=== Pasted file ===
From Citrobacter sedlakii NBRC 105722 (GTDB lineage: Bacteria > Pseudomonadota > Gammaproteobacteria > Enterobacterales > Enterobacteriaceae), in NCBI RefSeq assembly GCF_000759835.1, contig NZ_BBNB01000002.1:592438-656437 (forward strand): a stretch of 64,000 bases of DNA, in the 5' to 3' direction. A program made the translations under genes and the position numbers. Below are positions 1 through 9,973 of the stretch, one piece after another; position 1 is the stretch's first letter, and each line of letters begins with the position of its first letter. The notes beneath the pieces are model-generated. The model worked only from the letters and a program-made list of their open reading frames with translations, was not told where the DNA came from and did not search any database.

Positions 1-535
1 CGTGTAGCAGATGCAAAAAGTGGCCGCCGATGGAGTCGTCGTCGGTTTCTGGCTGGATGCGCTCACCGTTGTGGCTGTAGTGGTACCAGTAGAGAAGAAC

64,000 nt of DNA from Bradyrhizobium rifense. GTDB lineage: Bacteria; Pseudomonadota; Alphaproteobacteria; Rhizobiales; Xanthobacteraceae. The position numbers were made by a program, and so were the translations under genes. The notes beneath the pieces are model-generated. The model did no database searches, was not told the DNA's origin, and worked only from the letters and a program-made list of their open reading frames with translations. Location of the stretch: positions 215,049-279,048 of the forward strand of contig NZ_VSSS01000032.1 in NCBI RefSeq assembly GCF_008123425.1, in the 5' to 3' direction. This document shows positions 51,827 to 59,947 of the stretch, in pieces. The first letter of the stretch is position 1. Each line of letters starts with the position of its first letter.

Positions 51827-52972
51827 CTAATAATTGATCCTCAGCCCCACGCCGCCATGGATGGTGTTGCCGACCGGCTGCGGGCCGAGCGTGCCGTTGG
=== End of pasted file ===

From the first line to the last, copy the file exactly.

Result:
From Citrobacter sedlakii NBRC 105722 (GTDB lineage: Bacteria > Pseudomonadota > Gammaproteobacteria > Enterobacterales > Enterobacteriaceae), in NCBI RefSeq assembly GCF_000759835.1, contig NZ_BBNB01000002.1:592438-656437 (forward strand): a stretch of 64,000 bases of DNA, in the 5' to 3' direction. A program made the translations under genes and the position numbers. Below are positions 1 through 9,973 of the stretch, one piece after another; position 1 is the stretch's first letter, and each line of letters begins with the position of its first letter. The notes beneath the pieces are model-generated. The model worked only from the letters and a program-made list of their open reading frames with translations, was not told where the DNA came from and did not search any database.

Positions 1-535
1 CGTGTAGCAGATGCAAAAAGTGGCCGCCGATGGAGTCGTCGTCGGTTTCTGGCTGGATGCGCTCACCGTTGTGGCTGTAGTGGTACCAGTAGAGAAGAAC

64,000 nt of DNA from Bradyrhizobium rifense. GTDB lineage: Bacteria; Pseudomonadota; Alphaproteobacteria; Rhizobiales; Xanthobacteraceae. The position numbers were made by a program, and so were the translations under genes. The notes beneath the pieces are model-generated. The model did no database searches, was not told the DNA's origin, and worked only from the letters and a program-made list of their open reading frames with translations. Location of the stretch: positions 215,049-279,048 of the forward strand of contig NZ_VSSS01000032.1 in NCBI RefSeq assembly GCF_008123425.1, in the 5' to 3' direction. This document shows positions 51,827 to 59,947 of the stretch, in pieces. The first letter of the stretch is position 1. Each line of letters starts with the position of its first letter.

Positions 51827-52972
51827 CTAATAATTGATCCTCAGCCCCACGCCGCCATGGATGGTGTTGCCGACCGGCTGCGGGCCGAGCGTGCCGTTGG